BOEDER CUSTOMS. — RENEWAL OF HOSTILITIES. (FBOU TBS BIVSBIKB HERiXD, SOT. 6.) We are threatened with mere disturbances on the con tome question, m it affects the ferries at Echoes. Some sharp skirmishing has been going on within the lart two or three days between the Customhouse officer and Mr. Bopwood. The former insists, it would appear, that a turnstile be placed on the pon toon bridge, and the latter very stoutly and distinctly declares dirt no such thing shall he done. In the meantime. Mr. Gordon is in comrunnlcatlon with bis Government cm the subject, and Mr. Hopoood has told him if it prouonnoes in favoarof the turnstile, he will dismantle the bridge, and take it away from its present position. Bat this is not the only cams belli. It bis been c rdered, we are informed by Mr. Hop wood, by tbe Cnstoms of Mew South Wales that the pant shall not ply until ten o'clock in the morning, and shall be closed for traffic at fonr in the afternoon; and farther, that all foot passengers by...

Publication Title: Australasian, The
Source: Trove [National Library of Australia]
Country/State of Publication: Vic, Australia
MISCELLANY. [Newspaper Article] — The Australasian — 12 November 1864

MISCELLANY. Scene, the chnrch door on Sunda^. Fred crick: "There, nor, how very provoking! i left the prayer-books at liome! Marie : Vre 1 'Well, never mind, deer; but do tell me, is my bonnet straight T" JSsatuuumx Ermra in LLamrraEon Cuvbchtsbd, MosToonrEnYSnniF..—Tlie fol lowing is front the ame old eource :— " lldr lir* John TliooiSJ And liii Uirac children dear ; Two Imriotl at Oawoatrr, And one here The ifew I'orJt Tribnne, cril icising General Grant's manoouvree, bays:—" We have it from a eource entitled to the bighcet credit, that Grant liaa already sent two corps of his army to the relief of Washington and Baltimore. A large quantity of artillery accompanied them. Ulyscc, it seems, begins to think that the move nient north of the Potomac is something more than a cattle raid. Be is cither waking up or getting sober." - . A gentleman waited upon Jen-old one morn ing to enlist his sympathies in behalf of a mutual friend, who was constantly in want of a round turn of money. " W...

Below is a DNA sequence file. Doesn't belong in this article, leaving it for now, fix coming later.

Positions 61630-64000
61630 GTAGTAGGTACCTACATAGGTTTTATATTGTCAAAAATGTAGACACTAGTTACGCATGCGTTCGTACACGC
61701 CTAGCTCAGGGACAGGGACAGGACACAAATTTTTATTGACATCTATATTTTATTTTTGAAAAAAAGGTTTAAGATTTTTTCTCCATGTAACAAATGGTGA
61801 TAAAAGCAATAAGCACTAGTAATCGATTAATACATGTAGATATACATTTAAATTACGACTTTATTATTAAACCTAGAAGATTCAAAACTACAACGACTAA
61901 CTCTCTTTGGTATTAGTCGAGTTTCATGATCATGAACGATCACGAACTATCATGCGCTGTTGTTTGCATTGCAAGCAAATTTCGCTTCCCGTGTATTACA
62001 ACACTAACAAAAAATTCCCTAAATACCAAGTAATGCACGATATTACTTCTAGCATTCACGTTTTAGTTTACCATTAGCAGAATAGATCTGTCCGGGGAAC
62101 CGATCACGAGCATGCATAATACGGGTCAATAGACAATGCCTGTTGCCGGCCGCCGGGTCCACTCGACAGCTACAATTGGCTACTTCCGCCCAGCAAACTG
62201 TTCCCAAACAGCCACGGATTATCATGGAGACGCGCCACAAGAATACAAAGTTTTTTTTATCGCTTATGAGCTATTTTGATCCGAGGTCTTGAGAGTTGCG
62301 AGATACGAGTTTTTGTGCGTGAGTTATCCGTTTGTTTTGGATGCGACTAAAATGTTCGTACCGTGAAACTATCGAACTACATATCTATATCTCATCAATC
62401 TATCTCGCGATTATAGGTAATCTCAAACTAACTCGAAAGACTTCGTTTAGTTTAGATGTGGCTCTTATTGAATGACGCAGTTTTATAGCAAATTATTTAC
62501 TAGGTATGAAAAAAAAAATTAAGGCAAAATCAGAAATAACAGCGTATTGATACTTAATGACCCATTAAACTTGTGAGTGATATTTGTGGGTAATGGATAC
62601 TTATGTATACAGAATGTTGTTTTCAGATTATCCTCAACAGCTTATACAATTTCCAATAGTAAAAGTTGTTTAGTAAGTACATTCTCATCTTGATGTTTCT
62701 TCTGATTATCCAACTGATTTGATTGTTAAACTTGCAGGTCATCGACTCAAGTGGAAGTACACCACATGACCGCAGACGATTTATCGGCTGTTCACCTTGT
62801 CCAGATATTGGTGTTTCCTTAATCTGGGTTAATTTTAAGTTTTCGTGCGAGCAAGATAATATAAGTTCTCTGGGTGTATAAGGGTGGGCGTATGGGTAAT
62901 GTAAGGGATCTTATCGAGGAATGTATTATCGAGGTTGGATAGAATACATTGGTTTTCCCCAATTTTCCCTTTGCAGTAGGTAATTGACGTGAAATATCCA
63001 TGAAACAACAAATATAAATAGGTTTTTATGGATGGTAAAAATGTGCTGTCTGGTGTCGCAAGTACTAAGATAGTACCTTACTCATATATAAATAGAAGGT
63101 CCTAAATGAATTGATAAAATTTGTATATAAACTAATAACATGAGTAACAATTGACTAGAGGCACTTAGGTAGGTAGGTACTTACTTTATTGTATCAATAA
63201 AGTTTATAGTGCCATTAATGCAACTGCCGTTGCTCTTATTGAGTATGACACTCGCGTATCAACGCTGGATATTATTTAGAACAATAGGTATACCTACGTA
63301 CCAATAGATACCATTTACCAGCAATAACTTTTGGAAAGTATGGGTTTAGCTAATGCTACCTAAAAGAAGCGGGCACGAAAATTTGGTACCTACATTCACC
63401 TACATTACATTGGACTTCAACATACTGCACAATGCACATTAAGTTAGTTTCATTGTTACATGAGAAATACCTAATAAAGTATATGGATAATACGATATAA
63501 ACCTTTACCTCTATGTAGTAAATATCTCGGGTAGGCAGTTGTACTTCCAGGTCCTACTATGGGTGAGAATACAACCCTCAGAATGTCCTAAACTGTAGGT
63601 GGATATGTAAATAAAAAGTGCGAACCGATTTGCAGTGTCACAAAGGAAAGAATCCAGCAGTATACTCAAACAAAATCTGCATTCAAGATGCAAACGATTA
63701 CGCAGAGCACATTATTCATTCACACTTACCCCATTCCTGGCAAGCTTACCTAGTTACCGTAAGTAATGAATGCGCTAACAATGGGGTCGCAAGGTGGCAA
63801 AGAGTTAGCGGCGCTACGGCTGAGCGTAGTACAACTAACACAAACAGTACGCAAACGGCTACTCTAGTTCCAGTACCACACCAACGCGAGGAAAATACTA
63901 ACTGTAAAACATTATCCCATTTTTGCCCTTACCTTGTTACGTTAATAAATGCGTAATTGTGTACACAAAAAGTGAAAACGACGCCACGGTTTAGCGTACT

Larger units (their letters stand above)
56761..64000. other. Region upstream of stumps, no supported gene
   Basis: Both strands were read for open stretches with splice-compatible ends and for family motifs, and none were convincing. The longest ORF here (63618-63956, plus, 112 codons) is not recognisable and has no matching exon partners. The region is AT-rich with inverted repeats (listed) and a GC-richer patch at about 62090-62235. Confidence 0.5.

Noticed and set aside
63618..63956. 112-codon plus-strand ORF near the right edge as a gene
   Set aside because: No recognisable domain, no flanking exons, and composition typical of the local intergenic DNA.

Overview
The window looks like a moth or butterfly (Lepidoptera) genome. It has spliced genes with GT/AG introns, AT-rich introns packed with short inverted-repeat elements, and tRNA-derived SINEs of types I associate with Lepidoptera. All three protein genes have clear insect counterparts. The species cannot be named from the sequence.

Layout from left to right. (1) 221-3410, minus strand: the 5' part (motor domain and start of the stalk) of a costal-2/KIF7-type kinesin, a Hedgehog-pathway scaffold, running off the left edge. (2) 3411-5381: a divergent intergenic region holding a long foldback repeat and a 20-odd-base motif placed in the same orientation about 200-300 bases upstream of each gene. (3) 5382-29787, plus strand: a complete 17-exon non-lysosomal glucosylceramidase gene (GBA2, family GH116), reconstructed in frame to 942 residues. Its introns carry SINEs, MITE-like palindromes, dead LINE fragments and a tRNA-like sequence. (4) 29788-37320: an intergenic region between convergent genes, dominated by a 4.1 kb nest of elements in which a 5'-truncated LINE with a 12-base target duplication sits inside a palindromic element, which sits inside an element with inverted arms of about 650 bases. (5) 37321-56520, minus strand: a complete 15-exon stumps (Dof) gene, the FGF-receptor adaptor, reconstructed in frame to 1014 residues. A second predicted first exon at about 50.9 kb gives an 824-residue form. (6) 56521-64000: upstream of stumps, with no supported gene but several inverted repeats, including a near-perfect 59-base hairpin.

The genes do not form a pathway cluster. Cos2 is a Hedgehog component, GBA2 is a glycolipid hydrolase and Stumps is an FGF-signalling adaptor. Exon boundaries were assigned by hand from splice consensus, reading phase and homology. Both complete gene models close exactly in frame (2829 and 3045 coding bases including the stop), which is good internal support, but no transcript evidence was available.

Publication Title: Australasian, The
Source: Trove [National Library of Australia]
Country/State of Publication: Vic, Australia
CONCERT. [Newspaper Article] — The Australasian — 12 November 1864

rdflslcxl „ was expeclen.'hnd • laige audleuoe,including SlrOhsrlcs nn<l. Udy tiding Mft; ,IUjor O«n«liJ assembled- la 'o6ii»Slttono«.^rofinmauoei, h owe vpr^opM*U<l lo ^prbdtiQe a good deklof Jisappoinfssiti—tw -first place, «s «nqr one knows, the Exhibition Building Is very unfit for solo performances, its enormous size end obstructed space detracltng*ierriblyYrom the effect fit Mjr. bet rcbbral or orchestral moalc. Then^jsgain.. the- piano which had been selected did- not come, end at the lagti xaoutft s aa charitable g«n tleman oT'the ne^bbourhood loot an In stroment In family use, whlehssdly blurred the effect of Mrs. Heine's extraoidinaryexe outlon. Nevertheless, there was much to please those present' Mr; Heine certainly sustained his reputation. He played " Men delssohn's Concerto," a most elaborate work, and one of Paganinl's solos, on the fouith string, with his wonted excellence, and was enthusiastically applauded. Miss Octavta Hamilton sang three so...

Publication Title: Australasian, The
Source: Trove [National Library of Australia]
Country/State of Publication: Vic, Australia
SPIRIT OF THE PRESS. TRANSPORTATION. (FROM THE ABOVE, NOV. 9) [Newspaper Article] — The Australasian — 12 November 1864